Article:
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Ron Hainsey versus Mark Streit


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Okay, lots of people feel we should forget about Hainsey since he is no longer with the Habs and so there is no point worrying about how good he is.

I agree, except that sending Hainsey down and then risking recalling him last year was a move that many here criticized Gainey for doing. The question of Hainsey versus Streit is one interesting decision of Gainey's we can start to evaluate now.

Even if you don't agree with that, its still fun to compare the 2 defencemen.

With that intro here are their stats this year to date:

Stat Streit Hainsey

games 10 12

goals 0 1

assists 4 4

points 4 5

+/- +1 -6

PIM 12 6 (all minors for both guys)

icetime 16:14 23:45

giveaways 4 5

takeaways 7 2

hits 9 6

blocked shots 9 22

missed shots 2 7

While it is early in the season and statistics certainly don't tell the whole story, I think these numbers vindicate Gainey's decision to go with Streit. In particular, I don't think the numebrs support the view that Hainsey is much better than Streit. Maybe we should have sent Streit down since he would not have had to clear recall waivers but maybe that would have hurt his development.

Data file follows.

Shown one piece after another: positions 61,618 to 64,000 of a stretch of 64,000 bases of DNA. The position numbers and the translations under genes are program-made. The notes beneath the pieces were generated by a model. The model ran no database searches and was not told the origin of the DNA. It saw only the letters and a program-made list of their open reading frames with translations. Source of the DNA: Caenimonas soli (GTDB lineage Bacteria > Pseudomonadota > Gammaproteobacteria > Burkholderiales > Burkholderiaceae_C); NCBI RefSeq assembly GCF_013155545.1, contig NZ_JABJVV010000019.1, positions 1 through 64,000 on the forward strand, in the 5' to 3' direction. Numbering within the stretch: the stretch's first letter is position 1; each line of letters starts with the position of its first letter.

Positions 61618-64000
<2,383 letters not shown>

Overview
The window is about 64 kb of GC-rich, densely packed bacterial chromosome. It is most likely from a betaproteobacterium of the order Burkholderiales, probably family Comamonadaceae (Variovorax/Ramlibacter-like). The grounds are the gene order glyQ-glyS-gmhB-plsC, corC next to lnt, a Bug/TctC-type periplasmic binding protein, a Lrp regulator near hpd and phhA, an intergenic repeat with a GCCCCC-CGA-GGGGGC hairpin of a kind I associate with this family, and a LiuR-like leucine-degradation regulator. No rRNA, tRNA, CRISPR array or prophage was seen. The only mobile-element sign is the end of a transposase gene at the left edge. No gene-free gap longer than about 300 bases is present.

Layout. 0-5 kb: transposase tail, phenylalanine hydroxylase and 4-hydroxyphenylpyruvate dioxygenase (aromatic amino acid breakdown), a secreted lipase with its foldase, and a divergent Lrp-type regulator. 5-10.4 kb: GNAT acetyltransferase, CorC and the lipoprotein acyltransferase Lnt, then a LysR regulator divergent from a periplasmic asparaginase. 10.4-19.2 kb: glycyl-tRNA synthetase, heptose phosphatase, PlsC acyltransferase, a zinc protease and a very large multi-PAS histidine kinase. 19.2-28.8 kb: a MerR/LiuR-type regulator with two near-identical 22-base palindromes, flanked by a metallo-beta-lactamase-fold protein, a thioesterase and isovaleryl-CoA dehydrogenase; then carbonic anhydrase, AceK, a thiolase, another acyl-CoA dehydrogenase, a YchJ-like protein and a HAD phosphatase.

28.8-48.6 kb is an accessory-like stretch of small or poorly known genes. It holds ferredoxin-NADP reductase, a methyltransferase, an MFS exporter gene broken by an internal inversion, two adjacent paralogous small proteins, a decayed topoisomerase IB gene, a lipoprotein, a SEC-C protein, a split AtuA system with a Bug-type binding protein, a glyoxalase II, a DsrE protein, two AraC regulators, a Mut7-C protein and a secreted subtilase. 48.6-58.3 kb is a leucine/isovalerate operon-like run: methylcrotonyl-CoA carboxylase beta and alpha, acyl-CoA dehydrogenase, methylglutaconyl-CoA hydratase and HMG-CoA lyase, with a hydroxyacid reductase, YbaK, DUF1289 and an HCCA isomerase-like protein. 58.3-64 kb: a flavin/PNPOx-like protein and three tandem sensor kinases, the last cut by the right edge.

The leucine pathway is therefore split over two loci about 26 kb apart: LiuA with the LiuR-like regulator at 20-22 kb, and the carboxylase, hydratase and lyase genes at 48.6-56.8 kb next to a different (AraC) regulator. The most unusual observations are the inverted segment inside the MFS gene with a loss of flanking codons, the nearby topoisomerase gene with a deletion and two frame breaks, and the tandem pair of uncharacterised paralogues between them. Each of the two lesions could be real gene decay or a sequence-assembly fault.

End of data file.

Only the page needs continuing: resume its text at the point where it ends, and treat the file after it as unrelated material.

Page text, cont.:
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Well, the entire Columbus team is brutal. Gallant is an awful coach and doesn't have the team playing anywhere near its potential. I will say that last season Hainsey led the team in +/- with a +13, and that was on a team that gave up many more goals than it scored.